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I HAVE COVID-19 NOW

If you have COVID-19 and are in a high-risk group, learn about your treatment options.

Join a clinical trial

Learn about treatment options


I’VE TESTED POSITIVE FOR COVID-19—NOW WHAT?

If you receive a positive diagnosis for COVID-19, you may be surprised, especially if you haven't had any symptoms of the disease. You may also feel afraid and unsure of what you should do next. The information and recommendations on this page can help you decide on your next steps.

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HOW SICK WILL I GET?

There’s no way to know how you or anyone else will react to a SARS-CoV-2 infection or the COVID-19 disease. However, most people who have COVID-19 don’t get seriously ill. According to the Centers for Disease Control and Prevention (CDC), the vast majority of people with COVID-19—more than 99.5%—survive the disease. Each case of COVID-19 is different, depending on the patient’s age and other health conditions.

There is no cure for COVID-19 yet, but healthcare providers are using several treatments for patients with more serious symptoms to help the body fight the disease and minimize its long-term impact. For patients with no symptoms, there are clinical trials that you can join to help support research around potential treatments. Talk with your healthcare provider to see which treatments may be appropriate for you if you develop symptoms of COVID-19.

In the meantime, it’s important that you stay home, except to get medical care, until it’s safe for you to be around others. You could spread the disease to other people even if you don’t feel sick. If you do leave your home for medical care, wear a face mask. Isolate yourself. This means staying away from others, even in your home. The CDC recommends that people with COVID-19 stay in a specific “sick room” or area, and use a separate bathroom (if one is available).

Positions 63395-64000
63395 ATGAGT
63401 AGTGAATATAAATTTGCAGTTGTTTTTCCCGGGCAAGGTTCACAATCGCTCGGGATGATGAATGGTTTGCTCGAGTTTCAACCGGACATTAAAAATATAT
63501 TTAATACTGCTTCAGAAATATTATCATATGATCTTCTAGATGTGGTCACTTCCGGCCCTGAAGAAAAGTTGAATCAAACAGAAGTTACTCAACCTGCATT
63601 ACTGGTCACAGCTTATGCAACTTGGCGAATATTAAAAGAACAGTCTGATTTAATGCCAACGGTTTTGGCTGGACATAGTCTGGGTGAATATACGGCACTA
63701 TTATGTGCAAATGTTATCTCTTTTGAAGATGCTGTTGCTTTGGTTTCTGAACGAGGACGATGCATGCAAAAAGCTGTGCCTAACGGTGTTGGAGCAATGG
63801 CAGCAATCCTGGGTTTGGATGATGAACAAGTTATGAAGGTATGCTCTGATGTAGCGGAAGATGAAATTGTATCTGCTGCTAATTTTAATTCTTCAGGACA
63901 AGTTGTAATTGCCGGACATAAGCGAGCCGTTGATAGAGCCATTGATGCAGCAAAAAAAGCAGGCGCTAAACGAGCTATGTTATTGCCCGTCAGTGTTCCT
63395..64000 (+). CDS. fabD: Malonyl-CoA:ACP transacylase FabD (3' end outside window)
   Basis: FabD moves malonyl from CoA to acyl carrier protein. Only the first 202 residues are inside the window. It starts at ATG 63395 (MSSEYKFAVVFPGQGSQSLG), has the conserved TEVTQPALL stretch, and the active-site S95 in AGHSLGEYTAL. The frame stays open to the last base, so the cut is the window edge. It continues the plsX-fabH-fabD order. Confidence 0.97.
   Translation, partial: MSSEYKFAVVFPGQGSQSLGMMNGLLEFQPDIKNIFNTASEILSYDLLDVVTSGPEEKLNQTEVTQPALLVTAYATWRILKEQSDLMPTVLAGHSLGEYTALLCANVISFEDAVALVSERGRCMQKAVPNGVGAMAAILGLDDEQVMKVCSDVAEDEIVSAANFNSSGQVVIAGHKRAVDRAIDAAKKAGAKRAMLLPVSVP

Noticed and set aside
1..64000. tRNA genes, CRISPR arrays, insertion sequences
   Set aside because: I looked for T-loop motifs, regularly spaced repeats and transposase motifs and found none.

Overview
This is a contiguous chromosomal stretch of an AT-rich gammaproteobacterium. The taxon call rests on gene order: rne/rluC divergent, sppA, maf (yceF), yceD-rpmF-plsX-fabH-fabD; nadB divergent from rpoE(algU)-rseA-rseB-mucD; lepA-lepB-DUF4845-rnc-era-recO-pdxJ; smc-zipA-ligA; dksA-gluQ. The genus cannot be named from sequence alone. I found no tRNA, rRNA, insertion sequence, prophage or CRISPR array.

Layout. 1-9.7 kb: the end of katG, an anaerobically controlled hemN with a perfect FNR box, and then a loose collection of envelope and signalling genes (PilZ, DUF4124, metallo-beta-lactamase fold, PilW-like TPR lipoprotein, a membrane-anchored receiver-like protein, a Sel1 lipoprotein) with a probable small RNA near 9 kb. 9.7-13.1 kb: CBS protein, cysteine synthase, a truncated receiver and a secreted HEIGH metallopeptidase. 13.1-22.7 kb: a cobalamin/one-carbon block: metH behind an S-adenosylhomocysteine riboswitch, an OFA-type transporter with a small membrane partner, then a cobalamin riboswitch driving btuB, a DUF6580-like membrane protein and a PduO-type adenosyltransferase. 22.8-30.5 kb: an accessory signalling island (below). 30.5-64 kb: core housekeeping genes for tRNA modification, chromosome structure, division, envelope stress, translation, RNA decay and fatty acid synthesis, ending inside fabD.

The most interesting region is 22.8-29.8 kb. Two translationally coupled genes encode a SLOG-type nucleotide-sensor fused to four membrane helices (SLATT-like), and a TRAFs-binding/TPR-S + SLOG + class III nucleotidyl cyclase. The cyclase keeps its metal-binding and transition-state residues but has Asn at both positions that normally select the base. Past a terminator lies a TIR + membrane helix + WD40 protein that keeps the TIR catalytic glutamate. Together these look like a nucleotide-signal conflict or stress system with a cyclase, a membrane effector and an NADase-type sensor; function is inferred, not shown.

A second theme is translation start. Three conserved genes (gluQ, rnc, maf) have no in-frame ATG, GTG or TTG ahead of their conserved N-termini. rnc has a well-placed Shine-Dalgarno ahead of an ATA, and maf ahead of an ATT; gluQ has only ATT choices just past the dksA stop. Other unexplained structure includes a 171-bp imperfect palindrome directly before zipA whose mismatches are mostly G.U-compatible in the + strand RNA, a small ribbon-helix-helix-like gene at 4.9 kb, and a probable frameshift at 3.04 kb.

I TESTED POSITIVE FOR COVID-19, HAVE MILD TO MODERATE SYMPTOMS, AND AM AT HIGH RISK FOR DEVELOPING SEVERE ILLNESS. WHAT SHOULD I DO NOW?

People at high risk for developing severe symptoms of COVID-19 include older adults and people with underlying conditions such as cancer, heart and lung conditions, high blood pressure, type 2 diabetes, kidney disease, obesity, sickle cell, or compromised (weakened) immune systems.

If you have mild to moderate symptoms and you’re at high risk, stay in touch with your healthcare provider. Ask them about treatment options that may help you and others at high risk for severe illness stay out of the hospital and/or avoid progression to severe illness.

If you develop any of the emergency warning signs (see list on the right), call 911 or call ahead to your local emergency care center or facility. Notify the operator that you are seeking care for someone who has or may have COVID-19.

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If your symptoms get worse, you should call your healthcare provider immediately. Tell the healthcare provider that you have tested positive for COVID-19. This will help the office take steps to keep other people from being exposed.